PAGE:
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Your Favourite 'Game of Thrones' Sets Could Become Tourist Attractions

HBO is considering letting fans tour parts of Winterfell, Castle Black and King's Landing in Northern Ireland by 2019.

by Drew Schwartz
25 September 2018, 7:36am

Photo via HBO

Game of Thrones, HBO's flagship series, will inevitably come to an end in 2019, but that doesn't mean the network is quite ready to say goodbye the show's rabid fanbase. There are reportedly a bunch of spin-offs in the works, including a prequel, and the show already has a "live concert experience" touring around North America. Now, it looks like fans will be able to see the show's sets (without sneaking onto them) with a new tourism program the network is planning across Northern Ireland.

According to Variety, the network is planning to turn a handful of iconic filming locations into tourist attractions, on what HBO calls "a scale and scope bigger than anything the public has ever seen." Although the exact locations haven't been officially determined, the network is reportedly considering letting fans tour Winterfell, Castle Black, and parts of King's Landing, so you'll ostensibly get to take your photo Four Corners-style where the Mountain crushed Prince Oberyn's skull.

Plus, according to HBO, fans will also get to see "costumes, props, weapons, set decorations, art files, models, and other production materials" used during filming, which will probably include a bunch of IKEA-rug capes or whatever. The network said it's also wheeling out "digital content and interactive materials" to showcase the show's special effects, so maybe you'll get to send your annoying younger sibling up in fake flames or something.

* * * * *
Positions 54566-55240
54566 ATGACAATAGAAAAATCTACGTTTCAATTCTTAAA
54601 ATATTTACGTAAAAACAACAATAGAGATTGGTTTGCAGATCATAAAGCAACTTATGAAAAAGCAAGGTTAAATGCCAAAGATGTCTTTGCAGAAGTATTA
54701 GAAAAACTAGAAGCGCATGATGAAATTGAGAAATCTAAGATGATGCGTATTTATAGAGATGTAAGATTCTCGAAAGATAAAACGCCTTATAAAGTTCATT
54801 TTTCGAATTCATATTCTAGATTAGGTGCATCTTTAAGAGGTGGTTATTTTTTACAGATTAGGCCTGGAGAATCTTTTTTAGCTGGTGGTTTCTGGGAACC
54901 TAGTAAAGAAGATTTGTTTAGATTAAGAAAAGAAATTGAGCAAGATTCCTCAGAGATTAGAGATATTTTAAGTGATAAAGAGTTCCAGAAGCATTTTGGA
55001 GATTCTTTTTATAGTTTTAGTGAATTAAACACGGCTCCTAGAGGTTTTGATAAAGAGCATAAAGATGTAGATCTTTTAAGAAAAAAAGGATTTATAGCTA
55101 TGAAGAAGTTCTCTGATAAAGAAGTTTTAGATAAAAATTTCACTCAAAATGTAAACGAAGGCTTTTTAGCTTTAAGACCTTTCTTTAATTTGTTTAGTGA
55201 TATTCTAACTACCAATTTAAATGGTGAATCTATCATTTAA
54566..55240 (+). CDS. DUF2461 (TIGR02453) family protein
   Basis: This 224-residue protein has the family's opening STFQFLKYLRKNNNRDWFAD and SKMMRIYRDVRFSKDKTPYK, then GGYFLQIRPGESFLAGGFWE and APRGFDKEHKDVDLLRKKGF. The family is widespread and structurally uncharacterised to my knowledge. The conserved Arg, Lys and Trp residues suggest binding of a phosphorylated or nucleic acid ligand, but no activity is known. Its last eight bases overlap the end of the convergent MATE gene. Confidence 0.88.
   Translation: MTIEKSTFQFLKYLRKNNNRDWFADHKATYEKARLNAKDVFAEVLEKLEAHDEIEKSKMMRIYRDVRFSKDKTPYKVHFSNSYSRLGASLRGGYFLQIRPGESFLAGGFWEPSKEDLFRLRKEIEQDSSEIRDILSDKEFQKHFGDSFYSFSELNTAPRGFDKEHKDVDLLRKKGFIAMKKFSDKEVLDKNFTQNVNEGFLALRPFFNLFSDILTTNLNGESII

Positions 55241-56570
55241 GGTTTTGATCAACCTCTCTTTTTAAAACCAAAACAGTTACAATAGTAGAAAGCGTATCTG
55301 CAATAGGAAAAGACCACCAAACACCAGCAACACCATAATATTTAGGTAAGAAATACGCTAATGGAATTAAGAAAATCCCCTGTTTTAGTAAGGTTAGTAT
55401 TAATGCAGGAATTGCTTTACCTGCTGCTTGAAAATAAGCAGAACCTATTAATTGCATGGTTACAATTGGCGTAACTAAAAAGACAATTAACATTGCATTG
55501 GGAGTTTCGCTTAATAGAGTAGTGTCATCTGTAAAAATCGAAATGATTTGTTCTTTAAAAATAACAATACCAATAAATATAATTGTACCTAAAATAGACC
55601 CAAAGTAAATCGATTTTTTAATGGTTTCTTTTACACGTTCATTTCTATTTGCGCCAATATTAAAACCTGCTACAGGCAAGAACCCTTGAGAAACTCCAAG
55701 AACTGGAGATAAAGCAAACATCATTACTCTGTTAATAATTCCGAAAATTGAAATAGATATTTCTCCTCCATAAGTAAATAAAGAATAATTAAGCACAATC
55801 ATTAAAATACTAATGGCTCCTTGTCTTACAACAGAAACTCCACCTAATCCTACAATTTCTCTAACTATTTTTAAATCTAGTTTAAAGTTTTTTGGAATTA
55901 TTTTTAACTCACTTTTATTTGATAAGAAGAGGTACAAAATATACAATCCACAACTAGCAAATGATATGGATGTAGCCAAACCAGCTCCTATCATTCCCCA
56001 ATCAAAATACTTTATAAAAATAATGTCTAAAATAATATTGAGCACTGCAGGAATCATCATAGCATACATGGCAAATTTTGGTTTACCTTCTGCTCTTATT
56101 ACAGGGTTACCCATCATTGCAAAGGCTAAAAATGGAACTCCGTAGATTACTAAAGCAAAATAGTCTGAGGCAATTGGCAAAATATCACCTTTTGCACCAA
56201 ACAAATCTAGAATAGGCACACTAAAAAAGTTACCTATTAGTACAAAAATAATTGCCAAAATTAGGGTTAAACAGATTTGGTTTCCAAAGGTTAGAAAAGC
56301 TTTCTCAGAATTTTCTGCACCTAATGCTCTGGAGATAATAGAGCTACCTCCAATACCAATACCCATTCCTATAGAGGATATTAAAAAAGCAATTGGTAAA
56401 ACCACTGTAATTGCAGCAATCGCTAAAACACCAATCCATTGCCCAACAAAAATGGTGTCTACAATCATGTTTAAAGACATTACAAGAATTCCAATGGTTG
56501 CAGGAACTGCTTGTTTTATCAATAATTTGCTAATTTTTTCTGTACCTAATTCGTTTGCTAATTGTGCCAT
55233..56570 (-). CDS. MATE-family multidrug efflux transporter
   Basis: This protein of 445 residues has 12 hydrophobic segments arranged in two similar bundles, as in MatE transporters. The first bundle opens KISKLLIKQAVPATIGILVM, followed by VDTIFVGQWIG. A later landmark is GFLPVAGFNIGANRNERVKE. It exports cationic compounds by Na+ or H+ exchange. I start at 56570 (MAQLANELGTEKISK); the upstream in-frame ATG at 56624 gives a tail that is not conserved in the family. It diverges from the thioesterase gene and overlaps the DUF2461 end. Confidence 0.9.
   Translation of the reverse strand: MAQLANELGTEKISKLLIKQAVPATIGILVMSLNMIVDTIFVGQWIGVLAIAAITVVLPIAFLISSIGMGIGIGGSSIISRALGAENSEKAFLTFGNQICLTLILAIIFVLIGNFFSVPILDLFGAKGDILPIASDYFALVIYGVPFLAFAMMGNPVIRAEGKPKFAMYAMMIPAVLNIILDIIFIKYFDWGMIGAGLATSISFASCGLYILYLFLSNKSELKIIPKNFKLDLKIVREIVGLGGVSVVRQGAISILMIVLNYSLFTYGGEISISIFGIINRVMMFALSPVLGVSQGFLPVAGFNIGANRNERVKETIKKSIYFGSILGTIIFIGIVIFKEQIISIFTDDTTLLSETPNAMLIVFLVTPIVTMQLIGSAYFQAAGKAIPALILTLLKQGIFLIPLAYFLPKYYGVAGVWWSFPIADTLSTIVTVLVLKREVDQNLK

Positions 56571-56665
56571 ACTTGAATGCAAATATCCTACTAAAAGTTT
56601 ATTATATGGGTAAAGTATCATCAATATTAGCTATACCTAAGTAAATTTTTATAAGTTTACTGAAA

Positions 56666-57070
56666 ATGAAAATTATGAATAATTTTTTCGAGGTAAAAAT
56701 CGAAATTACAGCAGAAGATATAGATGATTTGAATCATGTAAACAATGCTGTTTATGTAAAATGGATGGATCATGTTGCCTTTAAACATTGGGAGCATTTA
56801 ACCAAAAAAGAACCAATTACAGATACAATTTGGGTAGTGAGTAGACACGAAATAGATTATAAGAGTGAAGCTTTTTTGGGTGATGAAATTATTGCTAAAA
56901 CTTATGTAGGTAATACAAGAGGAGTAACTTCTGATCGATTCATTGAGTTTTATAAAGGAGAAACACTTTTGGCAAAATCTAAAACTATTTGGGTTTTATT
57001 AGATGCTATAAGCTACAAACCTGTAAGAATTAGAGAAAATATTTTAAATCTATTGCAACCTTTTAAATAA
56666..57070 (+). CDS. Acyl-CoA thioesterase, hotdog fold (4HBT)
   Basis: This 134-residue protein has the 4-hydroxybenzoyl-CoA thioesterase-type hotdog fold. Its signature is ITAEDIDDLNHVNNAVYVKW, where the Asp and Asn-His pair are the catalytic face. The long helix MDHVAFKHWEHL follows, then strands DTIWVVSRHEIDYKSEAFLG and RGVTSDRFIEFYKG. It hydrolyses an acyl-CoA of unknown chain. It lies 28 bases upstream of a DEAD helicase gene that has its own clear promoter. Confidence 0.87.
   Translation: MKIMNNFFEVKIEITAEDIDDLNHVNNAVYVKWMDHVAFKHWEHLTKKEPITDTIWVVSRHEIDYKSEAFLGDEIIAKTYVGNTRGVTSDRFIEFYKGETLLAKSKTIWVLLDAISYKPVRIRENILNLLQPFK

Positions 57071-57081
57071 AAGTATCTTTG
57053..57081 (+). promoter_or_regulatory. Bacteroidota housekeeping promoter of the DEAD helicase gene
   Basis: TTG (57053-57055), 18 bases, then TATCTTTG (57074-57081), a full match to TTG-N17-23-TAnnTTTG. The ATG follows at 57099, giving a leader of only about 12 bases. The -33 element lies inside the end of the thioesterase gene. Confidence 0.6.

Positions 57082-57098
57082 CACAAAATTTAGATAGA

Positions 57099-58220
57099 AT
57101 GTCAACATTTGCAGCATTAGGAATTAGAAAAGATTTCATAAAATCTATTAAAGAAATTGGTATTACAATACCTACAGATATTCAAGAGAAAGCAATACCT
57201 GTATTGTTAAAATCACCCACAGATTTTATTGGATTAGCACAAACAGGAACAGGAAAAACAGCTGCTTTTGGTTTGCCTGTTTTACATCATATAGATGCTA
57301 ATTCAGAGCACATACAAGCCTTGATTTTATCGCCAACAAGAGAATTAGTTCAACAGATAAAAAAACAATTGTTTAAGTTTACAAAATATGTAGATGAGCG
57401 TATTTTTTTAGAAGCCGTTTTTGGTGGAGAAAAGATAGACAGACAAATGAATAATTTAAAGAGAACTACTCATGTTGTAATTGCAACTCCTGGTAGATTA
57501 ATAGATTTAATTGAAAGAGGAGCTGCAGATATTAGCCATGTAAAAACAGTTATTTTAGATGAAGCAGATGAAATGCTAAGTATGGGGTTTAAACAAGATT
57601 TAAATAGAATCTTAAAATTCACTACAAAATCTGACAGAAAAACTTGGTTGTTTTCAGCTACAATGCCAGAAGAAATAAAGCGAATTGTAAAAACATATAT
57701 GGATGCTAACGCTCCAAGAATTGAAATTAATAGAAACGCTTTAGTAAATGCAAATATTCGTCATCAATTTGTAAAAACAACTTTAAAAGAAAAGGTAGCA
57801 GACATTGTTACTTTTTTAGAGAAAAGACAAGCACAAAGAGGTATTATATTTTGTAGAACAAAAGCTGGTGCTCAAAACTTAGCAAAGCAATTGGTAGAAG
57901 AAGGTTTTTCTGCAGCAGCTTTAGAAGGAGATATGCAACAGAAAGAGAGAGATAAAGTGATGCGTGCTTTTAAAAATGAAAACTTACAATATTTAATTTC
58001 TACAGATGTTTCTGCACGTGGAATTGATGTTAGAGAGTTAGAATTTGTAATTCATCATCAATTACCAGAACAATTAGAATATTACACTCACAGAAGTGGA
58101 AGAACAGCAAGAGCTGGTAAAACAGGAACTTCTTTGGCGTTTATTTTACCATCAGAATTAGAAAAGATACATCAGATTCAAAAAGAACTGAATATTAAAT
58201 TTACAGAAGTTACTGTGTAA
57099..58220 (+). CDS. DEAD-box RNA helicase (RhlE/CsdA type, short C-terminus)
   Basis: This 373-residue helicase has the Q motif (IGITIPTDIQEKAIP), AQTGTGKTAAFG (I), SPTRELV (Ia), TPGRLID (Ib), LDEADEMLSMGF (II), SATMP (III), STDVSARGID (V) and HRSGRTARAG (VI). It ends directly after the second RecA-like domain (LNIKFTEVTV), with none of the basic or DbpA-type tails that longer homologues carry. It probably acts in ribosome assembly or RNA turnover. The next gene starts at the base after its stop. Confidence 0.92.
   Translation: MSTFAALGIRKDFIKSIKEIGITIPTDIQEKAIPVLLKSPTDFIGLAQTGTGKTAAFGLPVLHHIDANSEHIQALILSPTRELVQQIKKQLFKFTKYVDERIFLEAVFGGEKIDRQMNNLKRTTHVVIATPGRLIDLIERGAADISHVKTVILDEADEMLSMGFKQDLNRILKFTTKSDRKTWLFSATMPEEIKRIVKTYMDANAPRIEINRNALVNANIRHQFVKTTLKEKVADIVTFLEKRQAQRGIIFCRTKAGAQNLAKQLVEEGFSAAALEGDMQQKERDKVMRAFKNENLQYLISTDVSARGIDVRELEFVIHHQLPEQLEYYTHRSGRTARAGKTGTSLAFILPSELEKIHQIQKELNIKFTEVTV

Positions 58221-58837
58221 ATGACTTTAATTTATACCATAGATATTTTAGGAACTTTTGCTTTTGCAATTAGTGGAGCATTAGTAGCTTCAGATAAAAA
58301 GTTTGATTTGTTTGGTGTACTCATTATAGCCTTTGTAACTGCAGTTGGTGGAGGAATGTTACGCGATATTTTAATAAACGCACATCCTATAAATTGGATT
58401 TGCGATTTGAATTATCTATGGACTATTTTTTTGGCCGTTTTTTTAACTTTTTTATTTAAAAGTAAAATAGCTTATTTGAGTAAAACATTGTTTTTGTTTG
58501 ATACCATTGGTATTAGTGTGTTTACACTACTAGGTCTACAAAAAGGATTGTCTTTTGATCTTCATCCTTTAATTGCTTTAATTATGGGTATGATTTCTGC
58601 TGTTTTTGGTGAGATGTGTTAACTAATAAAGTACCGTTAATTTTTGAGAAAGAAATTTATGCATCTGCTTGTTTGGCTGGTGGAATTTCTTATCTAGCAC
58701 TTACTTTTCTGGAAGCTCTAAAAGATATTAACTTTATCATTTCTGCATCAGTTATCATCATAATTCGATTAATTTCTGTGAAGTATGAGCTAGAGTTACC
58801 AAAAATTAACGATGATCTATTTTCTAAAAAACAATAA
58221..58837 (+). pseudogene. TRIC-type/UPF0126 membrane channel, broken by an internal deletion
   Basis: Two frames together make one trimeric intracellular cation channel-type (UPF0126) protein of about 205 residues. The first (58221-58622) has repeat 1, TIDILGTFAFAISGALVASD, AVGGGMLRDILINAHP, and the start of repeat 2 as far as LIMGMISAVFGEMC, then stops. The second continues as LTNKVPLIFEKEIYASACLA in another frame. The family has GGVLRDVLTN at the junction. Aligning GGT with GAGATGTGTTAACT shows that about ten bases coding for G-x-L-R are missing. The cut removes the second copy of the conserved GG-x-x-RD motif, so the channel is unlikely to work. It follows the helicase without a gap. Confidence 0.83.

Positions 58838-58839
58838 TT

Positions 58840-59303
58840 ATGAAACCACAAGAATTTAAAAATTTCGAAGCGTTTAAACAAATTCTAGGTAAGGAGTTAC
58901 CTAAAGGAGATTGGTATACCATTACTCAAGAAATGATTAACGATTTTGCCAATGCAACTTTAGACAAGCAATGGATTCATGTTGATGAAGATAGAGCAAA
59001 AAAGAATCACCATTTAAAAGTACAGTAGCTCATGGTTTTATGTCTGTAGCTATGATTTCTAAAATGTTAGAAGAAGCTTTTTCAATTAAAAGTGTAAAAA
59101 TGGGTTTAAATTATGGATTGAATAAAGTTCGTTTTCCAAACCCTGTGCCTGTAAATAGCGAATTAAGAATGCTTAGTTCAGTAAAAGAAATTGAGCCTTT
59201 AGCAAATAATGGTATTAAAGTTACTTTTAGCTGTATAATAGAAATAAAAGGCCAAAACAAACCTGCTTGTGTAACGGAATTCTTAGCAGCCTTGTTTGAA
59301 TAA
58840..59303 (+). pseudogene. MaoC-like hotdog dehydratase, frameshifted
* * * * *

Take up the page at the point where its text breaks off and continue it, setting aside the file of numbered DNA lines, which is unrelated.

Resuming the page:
Seeing as the show was shot all over Europe, fans already go out of their way to tour set locations like Dubrovnik, Croatia (which doubles as King's Landing) and many of the show's castles in Spain—but HBO has never opened up actual sets to the public or put together official tours. Given that folks will drop cash just to check out a few GoT props, this could be a windfall for the network—and for Northern Ireland, whose tourism authority is working alongside it.

According to Variety, HBO is hoping to get the new tourist spots up and running by 2019—coinciding with the show's final season—and it's not clear yet how much tickets could cost. One thing's for sure: Between this and The Long Night, it doesn't look like the network (or the show's fans) are ready to say goodbye to the beloved series any time soon.

Follow Drew Schwartz on Twitter.

This article originally appeared on VICE US.

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